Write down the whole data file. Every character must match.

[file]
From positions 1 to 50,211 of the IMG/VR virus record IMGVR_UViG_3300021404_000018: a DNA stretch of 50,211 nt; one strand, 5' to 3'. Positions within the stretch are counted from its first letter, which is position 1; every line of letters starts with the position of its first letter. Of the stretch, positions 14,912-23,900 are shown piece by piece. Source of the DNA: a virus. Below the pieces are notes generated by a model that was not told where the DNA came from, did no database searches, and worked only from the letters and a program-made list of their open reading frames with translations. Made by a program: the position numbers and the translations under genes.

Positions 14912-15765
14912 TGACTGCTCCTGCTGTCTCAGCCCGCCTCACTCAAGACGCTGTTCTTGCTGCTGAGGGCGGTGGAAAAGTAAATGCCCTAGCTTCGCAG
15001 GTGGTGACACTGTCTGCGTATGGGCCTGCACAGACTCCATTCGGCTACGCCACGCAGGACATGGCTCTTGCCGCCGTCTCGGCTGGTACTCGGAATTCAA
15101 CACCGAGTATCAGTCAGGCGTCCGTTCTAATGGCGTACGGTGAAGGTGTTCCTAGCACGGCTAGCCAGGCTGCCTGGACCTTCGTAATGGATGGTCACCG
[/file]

From positions 1 to 50,211 of the IMG/VR virus record IMGVR_UViG_3300021404_000018: a DNA stretch of 50,211 nt; one strand, 5' to 3'. Positions within the stretch are counted from its first letter, which is position 1; every line of letters starts with the position of its first letter. Of the stretch, positions 14,912-23,900 are shown piece by piece. Source of the DNA: a virus. Below the pieces are notes generated by a model that was not told where the DNA came from, did no database searches, and worked only from the letters and a program-made list of their open reading frames with translations. Made by a program: the position numbers and the translations under genes.

Positions 14912-15765
14912 TGACTGCTCCTGCTGTCTCAGCCCGCCTCACTCAAGACGCTGTTCTTGCTGCTGAGGGCGGTGGAAAAGTAAATGCCCTAGCTTCGCAG
15001 GTGGTGACACTGTCTGCGTATGGGCCTGCACAGACTCCATTCGGCTACGCCACGCAGGACATGGCTCTTGCCGCCGTCTCGGCTGGTACTCGGAATTCAA
15101 CACCGAGTATCAGTCAGGCGTCCGTTCTAATGGCGTACGGTGAAGGTGTTCCTAGCACGGCTAGCCAGGCTGCCTGGACCTTCGTAATGGATGGTCACCG